The value statement of the organization is in terms of maintaining high ethical standards, robust patient management and ensuring that professionalism, commitment and integrity form the core values for patient care at all levels. This aspect is reiterated in its Code of Ethics in a more functional and executive style.

Organizational culture

The academy culture best suits this kind of organization, in that it fosters service mentality, fraternity and co-operation at all levels.

“Employees are highly skilled and tend to stay in the organization, while working their way up the ranks.” (McNamara, 2008).

The organization fosters a steady environment in which employees can exercise, expand and improve their skill sets.

How organizational culture underpins its employees performance

This culture inspires action in that both health providers and patients allow mutual trust and consideration which provides easier, faster and convenient modes of treatment. Since the patient has full confidence and trust in his provider, the treatment procedure is highly benefited and this results in all round benefits to all – the providers, patients, careers and the organization administration. Moreover, it is seen that this is a non-profit making organization and therefore economic factors do not impinge upon its functioning. The panel of health care professionals who forms its nucleus is drawn from specialized fields and consider it a prerogative to be actively associated with health care services, especially at this scale and levels.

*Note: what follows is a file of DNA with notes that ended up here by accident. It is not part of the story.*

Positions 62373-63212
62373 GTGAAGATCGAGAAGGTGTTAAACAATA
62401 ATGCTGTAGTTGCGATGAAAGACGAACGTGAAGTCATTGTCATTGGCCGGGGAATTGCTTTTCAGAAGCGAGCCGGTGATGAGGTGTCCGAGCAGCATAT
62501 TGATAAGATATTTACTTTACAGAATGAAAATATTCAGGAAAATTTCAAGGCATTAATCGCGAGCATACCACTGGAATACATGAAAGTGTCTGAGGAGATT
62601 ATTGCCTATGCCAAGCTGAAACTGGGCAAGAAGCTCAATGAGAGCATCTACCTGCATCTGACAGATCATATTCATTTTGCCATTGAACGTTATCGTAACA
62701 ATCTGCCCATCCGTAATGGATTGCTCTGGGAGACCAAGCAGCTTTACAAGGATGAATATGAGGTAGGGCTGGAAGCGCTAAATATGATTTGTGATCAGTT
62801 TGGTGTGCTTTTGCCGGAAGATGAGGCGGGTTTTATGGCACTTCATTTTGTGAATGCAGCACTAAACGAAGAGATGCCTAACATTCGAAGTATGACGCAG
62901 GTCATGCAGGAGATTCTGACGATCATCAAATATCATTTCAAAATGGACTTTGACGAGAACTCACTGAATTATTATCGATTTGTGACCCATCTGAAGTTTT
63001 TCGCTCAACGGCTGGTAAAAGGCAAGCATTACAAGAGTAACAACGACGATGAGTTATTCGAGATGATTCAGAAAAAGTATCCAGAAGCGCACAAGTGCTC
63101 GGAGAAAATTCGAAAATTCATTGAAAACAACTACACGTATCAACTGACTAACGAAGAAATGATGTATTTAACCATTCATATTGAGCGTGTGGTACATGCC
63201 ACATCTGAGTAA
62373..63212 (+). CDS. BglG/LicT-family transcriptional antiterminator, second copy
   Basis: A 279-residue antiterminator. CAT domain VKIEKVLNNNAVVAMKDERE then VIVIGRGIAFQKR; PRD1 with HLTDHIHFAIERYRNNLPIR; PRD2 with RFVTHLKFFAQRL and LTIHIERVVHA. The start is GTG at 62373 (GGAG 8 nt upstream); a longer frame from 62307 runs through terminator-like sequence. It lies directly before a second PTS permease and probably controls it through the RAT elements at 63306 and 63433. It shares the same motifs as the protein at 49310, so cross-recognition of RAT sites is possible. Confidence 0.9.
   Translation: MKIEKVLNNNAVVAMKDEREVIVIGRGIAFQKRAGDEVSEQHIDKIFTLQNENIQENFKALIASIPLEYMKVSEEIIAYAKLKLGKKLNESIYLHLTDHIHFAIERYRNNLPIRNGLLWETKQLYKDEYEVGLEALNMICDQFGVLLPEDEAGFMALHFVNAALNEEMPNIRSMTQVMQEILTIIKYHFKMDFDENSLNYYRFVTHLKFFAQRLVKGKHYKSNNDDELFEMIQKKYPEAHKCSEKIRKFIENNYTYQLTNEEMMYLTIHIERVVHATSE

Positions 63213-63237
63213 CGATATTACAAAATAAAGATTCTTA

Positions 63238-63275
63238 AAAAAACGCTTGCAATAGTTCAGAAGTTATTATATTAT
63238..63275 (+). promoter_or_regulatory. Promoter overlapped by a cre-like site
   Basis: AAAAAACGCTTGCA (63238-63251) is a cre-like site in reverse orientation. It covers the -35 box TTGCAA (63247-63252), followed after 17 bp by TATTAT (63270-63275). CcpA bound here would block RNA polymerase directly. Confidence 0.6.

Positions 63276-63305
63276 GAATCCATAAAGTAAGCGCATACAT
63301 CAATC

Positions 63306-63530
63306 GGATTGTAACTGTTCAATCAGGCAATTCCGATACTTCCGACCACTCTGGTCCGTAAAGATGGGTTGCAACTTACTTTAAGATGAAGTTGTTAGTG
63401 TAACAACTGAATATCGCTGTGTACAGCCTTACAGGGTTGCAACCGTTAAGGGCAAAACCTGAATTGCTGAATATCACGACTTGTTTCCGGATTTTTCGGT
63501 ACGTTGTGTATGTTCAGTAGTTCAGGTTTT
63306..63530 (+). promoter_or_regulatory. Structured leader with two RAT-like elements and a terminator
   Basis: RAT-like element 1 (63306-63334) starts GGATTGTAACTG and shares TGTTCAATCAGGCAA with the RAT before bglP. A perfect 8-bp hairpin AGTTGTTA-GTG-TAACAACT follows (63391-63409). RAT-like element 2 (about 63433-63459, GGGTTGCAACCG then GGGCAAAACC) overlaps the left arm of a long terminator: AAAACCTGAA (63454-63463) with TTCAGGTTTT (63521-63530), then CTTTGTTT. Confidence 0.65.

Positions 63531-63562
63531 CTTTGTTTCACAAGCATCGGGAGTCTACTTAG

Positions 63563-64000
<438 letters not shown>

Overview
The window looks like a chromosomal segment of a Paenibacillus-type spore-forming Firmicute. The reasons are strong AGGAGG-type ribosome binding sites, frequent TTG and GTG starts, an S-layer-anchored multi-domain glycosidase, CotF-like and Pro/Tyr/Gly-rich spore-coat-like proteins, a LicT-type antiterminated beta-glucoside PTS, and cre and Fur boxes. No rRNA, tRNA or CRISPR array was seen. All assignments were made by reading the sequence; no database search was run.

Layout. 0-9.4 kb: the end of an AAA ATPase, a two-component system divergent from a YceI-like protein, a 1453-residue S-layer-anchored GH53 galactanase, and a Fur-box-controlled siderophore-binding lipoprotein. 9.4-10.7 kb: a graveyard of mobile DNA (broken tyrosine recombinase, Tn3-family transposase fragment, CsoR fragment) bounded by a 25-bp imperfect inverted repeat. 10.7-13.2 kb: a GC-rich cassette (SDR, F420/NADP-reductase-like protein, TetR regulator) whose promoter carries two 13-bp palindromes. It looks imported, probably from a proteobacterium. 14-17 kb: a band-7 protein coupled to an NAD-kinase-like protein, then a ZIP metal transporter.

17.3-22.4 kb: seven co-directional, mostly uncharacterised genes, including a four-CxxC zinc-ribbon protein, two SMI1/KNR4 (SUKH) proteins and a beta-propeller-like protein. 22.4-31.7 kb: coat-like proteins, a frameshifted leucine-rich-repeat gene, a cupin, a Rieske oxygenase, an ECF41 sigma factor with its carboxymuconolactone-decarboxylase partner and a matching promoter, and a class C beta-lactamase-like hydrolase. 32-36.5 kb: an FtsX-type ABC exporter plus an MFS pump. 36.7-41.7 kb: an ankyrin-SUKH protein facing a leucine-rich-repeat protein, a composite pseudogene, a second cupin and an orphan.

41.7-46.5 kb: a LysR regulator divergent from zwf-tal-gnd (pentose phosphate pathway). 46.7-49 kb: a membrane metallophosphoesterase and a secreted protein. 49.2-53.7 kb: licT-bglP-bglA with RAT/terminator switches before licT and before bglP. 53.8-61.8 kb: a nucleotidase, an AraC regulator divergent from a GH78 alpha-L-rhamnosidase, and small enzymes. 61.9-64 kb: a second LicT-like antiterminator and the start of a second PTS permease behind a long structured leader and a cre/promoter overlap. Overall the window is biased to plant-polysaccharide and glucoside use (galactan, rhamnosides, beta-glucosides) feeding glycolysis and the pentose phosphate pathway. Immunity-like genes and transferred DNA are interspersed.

This provides them an opportunity to interact with community members, resolve health predicaments and discharge social obligations and responsibilities that are fundamental to human living.